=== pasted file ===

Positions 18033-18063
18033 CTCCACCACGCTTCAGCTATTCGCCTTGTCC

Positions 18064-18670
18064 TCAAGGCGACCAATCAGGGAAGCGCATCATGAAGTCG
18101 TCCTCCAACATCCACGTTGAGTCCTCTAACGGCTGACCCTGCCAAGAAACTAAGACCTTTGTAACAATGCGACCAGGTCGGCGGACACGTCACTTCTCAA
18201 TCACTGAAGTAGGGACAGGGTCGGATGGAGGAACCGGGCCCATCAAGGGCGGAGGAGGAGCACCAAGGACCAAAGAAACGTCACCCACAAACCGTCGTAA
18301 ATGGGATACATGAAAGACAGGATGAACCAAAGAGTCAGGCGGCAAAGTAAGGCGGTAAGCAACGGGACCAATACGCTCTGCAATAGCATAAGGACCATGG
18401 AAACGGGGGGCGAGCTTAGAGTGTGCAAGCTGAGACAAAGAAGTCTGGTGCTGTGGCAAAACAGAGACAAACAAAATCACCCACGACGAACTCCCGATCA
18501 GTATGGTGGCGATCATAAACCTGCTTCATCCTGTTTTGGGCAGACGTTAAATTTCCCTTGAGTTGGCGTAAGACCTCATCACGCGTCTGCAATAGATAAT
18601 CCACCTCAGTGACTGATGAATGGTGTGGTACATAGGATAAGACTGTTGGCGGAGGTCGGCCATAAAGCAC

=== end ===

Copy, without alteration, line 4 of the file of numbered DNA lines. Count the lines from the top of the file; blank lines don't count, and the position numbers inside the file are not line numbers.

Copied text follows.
18064 TCAAGGCGACCAATCAGGGAAGCGCATCATGAAGTCG